2. Stop job hunting and start company hunting. The beauty of a guerrilla-style job search is that your efforts will be very targeted. You've researched industries, companies and even people. You know what you want and who you want to talk to. This is not a reactive job search where you apply to 50 jobs online and sit by your phone and wait. Find companies you like, then look into their competitors and their vendors. Target companies, not jobs.
3. Send a coffee mug. I first heard about this idea on an awesome podcast series called "Secrets of the Job Hunt" and have since run into this idea many times. Sending a coffee mug helped former job seeker Janet FritzHuspen land a job within two weeks.
- If you find out about an open position you'd like to apply for, send a coffee mug along with your resume and cover letter in a box via FedEx/UPS ground so you can track the package.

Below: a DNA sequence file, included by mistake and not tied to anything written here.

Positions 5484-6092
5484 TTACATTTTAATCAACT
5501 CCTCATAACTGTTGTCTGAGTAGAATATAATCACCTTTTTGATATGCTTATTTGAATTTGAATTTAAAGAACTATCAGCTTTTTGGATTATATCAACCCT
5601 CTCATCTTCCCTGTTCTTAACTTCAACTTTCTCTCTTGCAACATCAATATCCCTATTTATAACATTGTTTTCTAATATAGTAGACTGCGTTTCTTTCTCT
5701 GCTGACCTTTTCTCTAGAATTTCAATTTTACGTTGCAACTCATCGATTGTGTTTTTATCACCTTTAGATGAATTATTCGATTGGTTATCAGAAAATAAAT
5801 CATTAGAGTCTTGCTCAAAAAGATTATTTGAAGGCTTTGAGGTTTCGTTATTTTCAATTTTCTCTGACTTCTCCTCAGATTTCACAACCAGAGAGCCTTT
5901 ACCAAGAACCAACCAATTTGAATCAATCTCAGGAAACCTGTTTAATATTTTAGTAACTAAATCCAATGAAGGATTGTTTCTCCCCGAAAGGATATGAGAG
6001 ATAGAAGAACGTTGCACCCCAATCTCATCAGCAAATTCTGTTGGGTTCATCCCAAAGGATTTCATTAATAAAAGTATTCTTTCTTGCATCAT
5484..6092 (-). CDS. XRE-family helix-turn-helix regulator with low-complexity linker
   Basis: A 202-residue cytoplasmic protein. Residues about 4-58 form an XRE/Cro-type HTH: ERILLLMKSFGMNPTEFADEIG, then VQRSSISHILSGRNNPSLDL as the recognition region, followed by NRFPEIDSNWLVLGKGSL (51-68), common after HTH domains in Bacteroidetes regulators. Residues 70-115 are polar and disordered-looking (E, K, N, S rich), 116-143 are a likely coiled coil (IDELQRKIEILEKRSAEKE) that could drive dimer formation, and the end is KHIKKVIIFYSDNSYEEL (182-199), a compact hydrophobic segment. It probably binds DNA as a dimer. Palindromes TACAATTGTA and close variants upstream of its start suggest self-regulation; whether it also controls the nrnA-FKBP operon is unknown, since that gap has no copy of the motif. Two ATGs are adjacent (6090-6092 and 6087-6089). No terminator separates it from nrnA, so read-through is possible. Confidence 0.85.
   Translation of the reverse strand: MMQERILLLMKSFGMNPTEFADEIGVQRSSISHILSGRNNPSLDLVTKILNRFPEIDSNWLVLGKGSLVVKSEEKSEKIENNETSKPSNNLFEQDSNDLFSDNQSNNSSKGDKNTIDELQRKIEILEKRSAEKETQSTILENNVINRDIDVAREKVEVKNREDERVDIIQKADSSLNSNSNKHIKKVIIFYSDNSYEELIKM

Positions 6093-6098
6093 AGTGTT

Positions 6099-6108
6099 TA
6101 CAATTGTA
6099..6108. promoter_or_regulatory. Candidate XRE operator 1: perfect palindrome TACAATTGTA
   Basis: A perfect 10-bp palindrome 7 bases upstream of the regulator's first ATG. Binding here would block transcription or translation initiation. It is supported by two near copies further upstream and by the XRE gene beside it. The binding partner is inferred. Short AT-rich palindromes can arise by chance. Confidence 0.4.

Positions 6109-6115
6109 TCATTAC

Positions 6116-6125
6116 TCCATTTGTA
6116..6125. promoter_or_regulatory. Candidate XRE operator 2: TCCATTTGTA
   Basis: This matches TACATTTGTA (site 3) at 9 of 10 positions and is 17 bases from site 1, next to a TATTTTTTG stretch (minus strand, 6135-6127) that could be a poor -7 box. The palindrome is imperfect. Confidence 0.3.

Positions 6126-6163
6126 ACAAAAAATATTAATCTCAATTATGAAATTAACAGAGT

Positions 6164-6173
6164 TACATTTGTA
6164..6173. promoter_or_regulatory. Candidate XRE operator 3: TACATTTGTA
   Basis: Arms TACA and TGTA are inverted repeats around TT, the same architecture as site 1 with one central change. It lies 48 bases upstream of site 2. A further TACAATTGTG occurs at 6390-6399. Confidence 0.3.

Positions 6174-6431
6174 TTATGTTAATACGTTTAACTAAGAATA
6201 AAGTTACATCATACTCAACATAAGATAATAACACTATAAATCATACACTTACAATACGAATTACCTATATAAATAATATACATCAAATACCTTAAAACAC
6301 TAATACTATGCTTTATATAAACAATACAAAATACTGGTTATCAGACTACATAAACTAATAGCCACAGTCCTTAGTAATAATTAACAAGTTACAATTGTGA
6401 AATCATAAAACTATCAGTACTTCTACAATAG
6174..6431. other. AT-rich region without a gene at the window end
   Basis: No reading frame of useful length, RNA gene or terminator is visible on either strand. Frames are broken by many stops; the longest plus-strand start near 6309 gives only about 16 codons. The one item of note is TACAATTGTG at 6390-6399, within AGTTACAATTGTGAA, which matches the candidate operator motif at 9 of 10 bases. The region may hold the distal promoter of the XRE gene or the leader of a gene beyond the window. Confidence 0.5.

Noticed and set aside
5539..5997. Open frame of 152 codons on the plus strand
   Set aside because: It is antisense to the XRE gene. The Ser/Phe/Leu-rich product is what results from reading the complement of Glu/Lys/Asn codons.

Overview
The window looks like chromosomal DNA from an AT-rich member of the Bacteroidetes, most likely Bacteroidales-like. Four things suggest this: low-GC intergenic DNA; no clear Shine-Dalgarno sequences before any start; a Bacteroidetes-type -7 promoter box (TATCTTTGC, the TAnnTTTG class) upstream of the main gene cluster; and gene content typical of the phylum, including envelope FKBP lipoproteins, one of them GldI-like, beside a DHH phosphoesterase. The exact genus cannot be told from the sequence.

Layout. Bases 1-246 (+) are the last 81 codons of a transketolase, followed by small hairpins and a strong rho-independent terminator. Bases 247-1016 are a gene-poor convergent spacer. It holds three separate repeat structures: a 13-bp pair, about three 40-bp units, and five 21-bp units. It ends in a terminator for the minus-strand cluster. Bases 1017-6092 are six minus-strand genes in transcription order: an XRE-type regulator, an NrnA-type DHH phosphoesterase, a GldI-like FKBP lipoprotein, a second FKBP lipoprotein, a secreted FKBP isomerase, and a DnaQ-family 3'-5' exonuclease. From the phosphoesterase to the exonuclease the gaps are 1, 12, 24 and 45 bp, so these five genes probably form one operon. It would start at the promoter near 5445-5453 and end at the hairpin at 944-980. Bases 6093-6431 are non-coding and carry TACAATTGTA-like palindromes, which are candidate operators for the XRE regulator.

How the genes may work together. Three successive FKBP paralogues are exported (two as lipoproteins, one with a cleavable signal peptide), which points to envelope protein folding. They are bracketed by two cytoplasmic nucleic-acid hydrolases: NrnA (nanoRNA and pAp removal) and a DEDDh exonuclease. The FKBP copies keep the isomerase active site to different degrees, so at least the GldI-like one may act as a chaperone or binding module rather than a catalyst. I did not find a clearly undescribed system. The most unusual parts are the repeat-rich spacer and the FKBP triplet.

- In your letter, state that you'd like to set up a time to discuss how you can contribute and add value to ABC Company as their (title of position you are inquiring about).
- When the package arrives, give the person a call about 20 minutes later and say "you just got my package" and go from there.
This tactic will not work every time, but word on the street is that it works almost every time. This tactic is better suited for more creative industries and positions rather than for a legal or banking positions.
4. Send an article. In this tactic you are simply sending interesting articles about the company, industry, or competition. You can put a sticky note on the printed article that says, "I thought you might be interested in this." Also, make sure to include a note that lets the hiring manager know you like their company, what you are interested in and how you could contribute to their firm. Set up free Google alerts to stay on top of the newly published articles of interest.